I finally finished my soft Lucky Shots fic so uhhh here it is? I love Pete Riske and Amanda Cohen more than my own life
Pete’s leg bounced as he waited. He hated this. It should be him in that hospital bed, not Expatriette. That guy had been aiming at Pete, after all. It was just dumb luck that the guy was a terrible shot and ended up wounding his friend instead.
Expatriette (Amanda, he reminded himself) had come out of the surgery just fine. The doctor said it would’ve been a lot worse if she hadn’t been wearing her flak jacket. It was a small consolation, but at least it was something. They said she’d pull through, that they’d gotten all the shrapnel, that she wouldn’t see many, if any, lasting repercussions from this. Pete hadn’t really been listening when the doctor told him about it. He’d mostly just been numb and sick. Nightmist—Faye—had already gone home after failing to convince him he should do the same.
He shuffled his chair closer to her bed, hoping she’d wake up soon. He wanted to apologise in person, wanted to be the first person she saw when she woke up. If she woke up to a nurse—or worse, alone in a strange hospital room—she might panic and try to escape. At least if Pete was there, he could be a familiar face, help explain what had happened. He didn’t know if she remembered the end of the fight or the trip to the hospital, after all. And while he knew the doctors had done their best, he wouldn’t feel right until he saw Amanda awake and well with his own eyes.
Pete was halfway through counting the ceiling tiles for the sixth time when a noise brought his attention back to the bed. Amanda had propped herself up on her elbows and was blinking groggily at him. “Wha’happen?” she asked.
He shot up from his seat to make her lie down again. “You shouldn’t be sitting up! You took a bullet to the abdomen in the fight today.”
She pushed him off. “I’m fine.” She ran her tongue over her teeth and grimaced. “My mouth feels like cotton.”
“Yeah, they had to do surgery.” Pete wrung his hands and rocked back on his heels. “I’m sorry.”
Amanda looked at him like he was crazy. “For what?”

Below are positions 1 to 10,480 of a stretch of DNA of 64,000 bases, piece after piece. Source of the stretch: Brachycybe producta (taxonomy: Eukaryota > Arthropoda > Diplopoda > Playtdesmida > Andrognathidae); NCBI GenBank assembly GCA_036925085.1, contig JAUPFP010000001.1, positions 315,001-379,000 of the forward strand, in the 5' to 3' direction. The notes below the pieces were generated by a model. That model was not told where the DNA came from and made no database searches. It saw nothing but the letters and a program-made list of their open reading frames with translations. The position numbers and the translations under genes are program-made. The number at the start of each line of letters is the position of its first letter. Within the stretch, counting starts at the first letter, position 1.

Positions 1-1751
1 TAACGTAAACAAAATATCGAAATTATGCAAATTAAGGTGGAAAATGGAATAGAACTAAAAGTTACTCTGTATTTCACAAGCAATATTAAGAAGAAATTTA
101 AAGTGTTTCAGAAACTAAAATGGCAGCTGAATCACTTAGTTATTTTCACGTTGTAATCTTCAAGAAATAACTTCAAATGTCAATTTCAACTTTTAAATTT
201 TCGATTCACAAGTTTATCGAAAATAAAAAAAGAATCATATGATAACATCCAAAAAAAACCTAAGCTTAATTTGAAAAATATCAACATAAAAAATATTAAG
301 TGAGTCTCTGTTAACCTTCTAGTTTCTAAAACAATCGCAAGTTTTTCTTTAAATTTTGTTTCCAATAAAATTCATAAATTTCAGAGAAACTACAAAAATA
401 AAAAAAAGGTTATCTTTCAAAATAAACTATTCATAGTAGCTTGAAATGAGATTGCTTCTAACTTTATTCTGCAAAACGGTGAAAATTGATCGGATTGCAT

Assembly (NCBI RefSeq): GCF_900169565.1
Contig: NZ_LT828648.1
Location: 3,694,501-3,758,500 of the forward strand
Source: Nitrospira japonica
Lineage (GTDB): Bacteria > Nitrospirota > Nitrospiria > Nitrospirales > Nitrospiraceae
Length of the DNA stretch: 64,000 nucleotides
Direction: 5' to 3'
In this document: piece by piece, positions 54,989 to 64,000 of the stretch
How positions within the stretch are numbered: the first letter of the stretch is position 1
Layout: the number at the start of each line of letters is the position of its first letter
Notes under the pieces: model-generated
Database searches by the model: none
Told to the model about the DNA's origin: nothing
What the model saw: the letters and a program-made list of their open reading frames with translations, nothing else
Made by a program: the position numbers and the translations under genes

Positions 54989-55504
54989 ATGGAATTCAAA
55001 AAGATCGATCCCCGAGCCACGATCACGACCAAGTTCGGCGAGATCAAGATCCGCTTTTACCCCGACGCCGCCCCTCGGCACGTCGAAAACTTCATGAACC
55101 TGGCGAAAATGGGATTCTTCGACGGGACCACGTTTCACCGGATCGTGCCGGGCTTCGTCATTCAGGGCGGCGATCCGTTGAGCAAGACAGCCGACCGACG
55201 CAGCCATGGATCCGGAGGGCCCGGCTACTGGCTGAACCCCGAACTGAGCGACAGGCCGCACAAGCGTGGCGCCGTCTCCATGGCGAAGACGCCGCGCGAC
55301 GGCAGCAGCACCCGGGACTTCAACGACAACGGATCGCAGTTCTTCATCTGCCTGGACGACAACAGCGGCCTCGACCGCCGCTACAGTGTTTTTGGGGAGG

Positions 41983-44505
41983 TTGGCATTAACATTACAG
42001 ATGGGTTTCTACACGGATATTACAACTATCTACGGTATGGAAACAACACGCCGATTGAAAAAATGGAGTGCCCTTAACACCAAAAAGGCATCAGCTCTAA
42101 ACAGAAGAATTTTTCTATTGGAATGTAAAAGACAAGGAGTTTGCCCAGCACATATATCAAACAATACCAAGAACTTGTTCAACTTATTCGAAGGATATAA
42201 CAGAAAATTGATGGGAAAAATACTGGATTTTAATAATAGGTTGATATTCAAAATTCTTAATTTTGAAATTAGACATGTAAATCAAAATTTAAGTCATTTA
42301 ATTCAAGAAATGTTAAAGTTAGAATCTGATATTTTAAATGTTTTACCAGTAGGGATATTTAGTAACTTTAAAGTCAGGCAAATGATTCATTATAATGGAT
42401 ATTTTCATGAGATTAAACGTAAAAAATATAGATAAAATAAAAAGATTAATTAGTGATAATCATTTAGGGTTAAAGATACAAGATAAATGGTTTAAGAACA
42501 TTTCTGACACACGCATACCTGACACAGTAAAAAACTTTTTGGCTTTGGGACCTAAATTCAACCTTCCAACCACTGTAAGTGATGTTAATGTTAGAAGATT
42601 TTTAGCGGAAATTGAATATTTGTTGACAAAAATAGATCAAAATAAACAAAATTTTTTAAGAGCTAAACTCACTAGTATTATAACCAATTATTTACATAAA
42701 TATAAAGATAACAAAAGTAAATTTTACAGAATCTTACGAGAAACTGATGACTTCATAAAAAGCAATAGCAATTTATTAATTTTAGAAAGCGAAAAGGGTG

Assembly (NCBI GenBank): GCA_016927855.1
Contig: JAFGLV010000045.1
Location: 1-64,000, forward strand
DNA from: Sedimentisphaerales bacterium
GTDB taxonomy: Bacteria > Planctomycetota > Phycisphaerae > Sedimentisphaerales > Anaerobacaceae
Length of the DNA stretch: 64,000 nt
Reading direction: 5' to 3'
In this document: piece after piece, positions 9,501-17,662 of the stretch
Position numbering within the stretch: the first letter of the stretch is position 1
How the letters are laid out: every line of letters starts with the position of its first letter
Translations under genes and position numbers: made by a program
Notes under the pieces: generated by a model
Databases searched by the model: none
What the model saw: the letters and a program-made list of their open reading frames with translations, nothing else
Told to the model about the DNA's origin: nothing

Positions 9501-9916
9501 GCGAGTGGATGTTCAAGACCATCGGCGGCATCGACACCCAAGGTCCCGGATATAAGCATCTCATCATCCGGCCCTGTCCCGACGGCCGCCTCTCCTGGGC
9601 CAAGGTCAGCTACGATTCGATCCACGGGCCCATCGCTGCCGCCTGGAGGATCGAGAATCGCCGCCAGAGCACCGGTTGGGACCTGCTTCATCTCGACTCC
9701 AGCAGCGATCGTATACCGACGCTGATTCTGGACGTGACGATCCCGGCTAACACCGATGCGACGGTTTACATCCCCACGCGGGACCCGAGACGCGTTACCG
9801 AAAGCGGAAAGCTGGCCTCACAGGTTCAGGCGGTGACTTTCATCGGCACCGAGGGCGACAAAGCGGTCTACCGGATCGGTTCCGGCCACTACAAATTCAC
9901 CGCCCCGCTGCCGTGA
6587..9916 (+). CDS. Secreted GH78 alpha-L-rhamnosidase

“That guy was aiming at me…”
She rolled her eyes. “How’s it your fault he was a lousy shot? Don’t beat yourself up too bad.” She eyed his face, and he knew she was looking at the bruises that his suit didn’t quite cover up. “Looks like someone else did a good enough job of that.”
Pete grinned. If Amanda was feeling well enough to take cheap pot-shots at him, she was clearly doing better than he’d thought. “I should…go,” he said. “I’m—visiting hours are over, technically, but the nurse was nice and said I could stay until you woke up. I’ll go tell her you’re up—”
Amanda grabbed his wrist as he started to turn away. “Hey.” Her voice was quieter than usual. “Thanks. For waiting, I mean. Means a lot.”
Pete wished his mask covered more than just his cheekbones so it could hide his blush. “Hey, yeah, no problem, anytime,” he blustered. “I’m, uh, yeah, it was, um, I’m good. Yeah.”
She shot him a wry smile and Pete felt his chest tighten. “Fuckin’ dork,” she mumbled, releasing his wrist and moving to get out of bed.
“Nooooo no no no no no no,” Pete said, trying to shove her back into bed as gently as possible. “The nurse said that’s definitely not allowed.”
“You should sleep.”
Pete looked up at Amanda, blinking tiredly. “I could say the same to you.”
She shrugged, but her shoulders drooped and her one eye was near bloodshot. It was obvious she was just as exhausted as he was. “I’ll live. You look like death. You should sleep.”